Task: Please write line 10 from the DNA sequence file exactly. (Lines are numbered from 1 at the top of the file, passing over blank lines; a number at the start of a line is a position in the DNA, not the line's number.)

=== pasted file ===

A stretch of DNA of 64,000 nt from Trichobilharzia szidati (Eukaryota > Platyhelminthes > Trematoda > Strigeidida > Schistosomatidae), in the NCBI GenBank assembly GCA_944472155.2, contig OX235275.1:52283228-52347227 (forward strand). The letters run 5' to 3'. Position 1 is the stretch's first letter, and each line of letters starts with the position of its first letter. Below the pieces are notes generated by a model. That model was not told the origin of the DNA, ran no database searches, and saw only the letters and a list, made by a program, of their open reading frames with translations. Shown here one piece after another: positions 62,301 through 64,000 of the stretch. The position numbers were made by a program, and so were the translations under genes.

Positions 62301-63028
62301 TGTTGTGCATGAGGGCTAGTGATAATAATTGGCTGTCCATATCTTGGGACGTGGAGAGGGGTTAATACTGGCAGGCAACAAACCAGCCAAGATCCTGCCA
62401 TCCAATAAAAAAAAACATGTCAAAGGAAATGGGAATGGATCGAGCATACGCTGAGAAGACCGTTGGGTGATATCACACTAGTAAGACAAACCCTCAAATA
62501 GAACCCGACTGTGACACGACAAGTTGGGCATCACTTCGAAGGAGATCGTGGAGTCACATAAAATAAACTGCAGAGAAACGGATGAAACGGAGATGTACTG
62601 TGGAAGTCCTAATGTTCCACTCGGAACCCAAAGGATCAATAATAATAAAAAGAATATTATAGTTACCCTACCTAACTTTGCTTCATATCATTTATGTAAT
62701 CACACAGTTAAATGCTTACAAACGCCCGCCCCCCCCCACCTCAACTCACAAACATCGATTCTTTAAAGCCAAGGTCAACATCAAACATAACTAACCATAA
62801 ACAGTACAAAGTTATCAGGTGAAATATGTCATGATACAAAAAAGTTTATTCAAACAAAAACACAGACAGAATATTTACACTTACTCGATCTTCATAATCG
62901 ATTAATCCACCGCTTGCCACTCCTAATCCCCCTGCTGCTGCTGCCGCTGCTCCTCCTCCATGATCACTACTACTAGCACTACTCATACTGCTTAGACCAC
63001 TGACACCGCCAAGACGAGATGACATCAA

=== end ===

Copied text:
63001 TGACACCGCCAAGACGAGATGACATCAA